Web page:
Last modified: Monday, January 30, 2012
IU journalism speaker series features author David Margolick, Washington Post Publisher Katharine Weymouth
FOR IMMEDIATE RELEASE
Jan. 30, 2012
BLOOMINGTON, Ind. -- David Margolick, whose new book focuses on two people featured in an Indiana University photojournalism professor's historic photograph taken during the Arkansas desegregation crisis, will kick off the School of Journalism's spring speaker series at 7 p.m. Monday, Feb. 20.
Katharine Weymouth, CEO of Washington Post Media and publisher of The Washington Post, also will speak in the series, at 6:30 p.m. Tuesday, Feb. 28.
Margolick's presentation will take place in Whittenberger Auditorium of the Indiana Memorial Union, 900 E. Seventh St., on the IU Bloomington campus. Weymouth will speak in room 220 in Ernie Pyle Hall, 940 E. Seventh St. Both events are free and open to the public.
About David Margolick:
Margolick's book, "Elizabeth and Hazel: Two Women of Little Rock" (Yale University Press, 2011), is about the lives of Hazel Bryan Massery, the white student seen in the iconic photo jeering at Elizabeth Eckford, a black student entering Central High School in Little Rock, Ark., on the day of a court-ordered mandate to desegregate the school. IU journalism professor Will Counts, who died in 2001, took the Pulitzer Prize-nominated picture when he was a photographer for the Arkansas Democrat.
A contributing editor to Vanity Fair, Margolick has said that his inspiration for the book was a trip to the visitors' center at the school, where Counts' photo is exhibited near a late 1990s-era photo of the two women, also taken by him. The 1957 image was named by The Associated Press as one of the top 100 photographs of the 20th century.
Margolick wanted to know how they moved from their lives in that moment in 1957 to the congenial, smiling women in the more recent photo. After interviewing and getting to know Eckford and Massery, Margolick said he saw those women as a metaphor for the country's racial history.
Margolick also has been a legal affairs reporter at The New York Times, where he covered the trials of O.J. Simpson, Lorena Bobbitt and William Kennedy Smith. His work for the Times was nominated for the Pulitzer Prize four times. His other books include "Beyond Glory: Joe Louis vs. Max Schmeling, and a World on the Brink" and "Strange Fruit: The Biography of a Song."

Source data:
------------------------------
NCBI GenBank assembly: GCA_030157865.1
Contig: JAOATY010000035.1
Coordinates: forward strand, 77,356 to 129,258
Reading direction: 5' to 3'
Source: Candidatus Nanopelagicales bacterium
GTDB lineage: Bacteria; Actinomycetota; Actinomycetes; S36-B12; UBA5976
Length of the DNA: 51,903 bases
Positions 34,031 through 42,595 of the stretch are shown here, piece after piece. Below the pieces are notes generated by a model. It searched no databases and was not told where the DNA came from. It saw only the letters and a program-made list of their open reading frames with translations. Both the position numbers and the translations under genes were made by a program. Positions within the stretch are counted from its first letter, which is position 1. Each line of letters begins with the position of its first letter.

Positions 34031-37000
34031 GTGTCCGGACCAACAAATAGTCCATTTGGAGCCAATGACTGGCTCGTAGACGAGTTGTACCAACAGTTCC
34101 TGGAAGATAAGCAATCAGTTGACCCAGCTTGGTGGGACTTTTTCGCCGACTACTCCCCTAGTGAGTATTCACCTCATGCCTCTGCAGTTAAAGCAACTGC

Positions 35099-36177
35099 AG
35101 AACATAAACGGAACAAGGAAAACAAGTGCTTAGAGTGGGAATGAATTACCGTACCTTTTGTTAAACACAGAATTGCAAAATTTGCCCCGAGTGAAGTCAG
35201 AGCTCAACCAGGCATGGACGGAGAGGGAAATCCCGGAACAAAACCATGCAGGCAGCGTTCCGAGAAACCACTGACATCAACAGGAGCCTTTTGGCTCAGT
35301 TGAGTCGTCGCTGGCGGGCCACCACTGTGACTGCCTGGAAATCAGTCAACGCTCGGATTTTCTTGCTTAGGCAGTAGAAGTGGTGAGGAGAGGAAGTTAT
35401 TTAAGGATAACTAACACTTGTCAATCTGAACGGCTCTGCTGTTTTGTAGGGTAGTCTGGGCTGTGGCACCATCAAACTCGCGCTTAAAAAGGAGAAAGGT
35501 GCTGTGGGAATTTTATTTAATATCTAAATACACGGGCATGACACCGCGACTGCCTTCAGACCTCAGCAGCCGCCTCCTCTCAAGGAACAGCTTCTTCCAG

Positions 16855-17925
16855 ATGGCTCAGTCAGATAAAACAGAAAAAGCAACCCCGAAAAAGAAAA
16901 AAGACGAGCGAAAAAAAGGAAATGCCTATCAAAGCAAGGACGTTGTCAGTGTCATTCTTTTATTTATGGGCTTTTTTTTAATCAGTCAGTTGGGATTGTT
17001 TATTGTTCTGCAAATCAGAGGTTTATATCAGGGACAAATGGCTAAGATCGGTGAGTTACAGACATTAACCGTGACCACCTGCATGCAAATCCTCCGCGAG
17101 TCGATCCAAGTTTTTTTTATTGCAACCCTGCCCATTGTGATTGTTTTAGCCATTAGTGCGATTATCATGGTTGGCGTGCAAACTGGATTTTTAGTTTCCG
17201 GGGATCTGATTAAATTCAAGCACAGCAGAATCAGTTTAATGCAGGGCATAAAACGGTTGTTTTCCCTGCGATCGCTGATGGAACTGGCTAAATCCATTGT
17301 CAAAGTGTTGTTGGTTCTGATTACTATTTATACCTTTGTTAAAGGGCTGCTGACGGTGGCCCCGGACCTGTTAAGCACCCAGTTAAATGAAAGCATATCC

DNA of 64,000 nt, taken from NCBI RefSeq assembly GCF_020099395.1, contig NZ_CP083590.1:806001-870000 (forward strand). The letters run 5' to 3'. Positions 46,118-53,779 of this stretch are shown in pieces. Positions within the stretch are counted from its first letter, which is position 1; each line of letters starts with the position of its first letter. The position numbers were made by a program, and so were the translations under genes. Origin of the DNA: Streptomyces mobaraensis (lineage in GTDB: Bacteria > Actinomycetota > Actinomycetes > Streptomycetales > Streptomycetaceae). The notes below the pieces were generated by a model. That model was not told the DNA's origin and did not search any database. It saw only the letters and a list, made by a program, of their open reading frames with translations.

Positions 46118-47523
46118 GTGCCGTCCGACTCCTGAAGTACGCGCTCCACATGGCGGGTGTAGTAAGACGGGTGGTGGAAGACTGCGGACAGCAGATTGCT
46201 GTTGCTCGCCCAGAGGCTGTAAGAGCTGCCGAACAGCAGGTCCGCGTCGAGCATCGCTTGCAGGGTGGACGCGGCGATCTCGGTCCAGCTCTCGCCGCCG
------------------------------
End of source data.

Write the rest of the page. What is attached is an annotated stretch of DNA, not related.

About Katharine Weymouth:
Weymouth was named CEO of Washington Post Media and publisher of The Washington Post in 2008. She had been vice president of advertising for The Washington Post since January 2005.
She is the great-granddaughter of Eugene Meyer, who bought the Post in 1933, and granddaughter and namesake of Katharine Graham, who led the company for 30 years and oversaw the Post reporters' uncovering of the Watergate scandal.
Weymouth joined the Post in 1996 as assistant counsel and moved to Washingtonpost.Newsweek Interactive (WPNI), then the online publishing subsidiary of The Washington Post Co., as associate counsel. In 2000, Weymouth returned to the newspaper, where she served as the advertising department's liaison between the Post and WPNI. She became director of the advertising department's jobs unit in 2002 and was named director of advertising sales in April 2004.
She earned a bachelor's degree, magna cum laude, from Harvard College in 1988 and a law degree from Stanford Law School in 1992. Following law school, she clerked on the Ninth Circuit Court of Appeals for one year. She practiced law at Williams & Connolly in Washington, D.C., from 1993 to 1996.
The School of Journalism Speaker Series gives students and area residents the opportunity to meet with some of the top media professionals in the country. Recent speakers have include Lara Logan, Gay Talese and Thomas Friedman. For more on the School of Journalism Speaker Series and to read about more than 20 other top journalists who have been guests of the program, visit the school's website.